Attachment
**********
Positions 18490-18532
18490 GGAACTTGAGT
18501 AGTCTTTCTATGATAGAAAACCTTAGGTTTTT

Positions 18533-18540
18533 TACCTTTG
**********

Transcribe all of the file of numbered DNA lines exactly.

Positions 18490-18532
18490 GGAACTTGAGT
18501 AGTCTTTCTATGATAGAAAACCTTAGGTTTTT

Positions 18533-18540
18533 TACCTTTG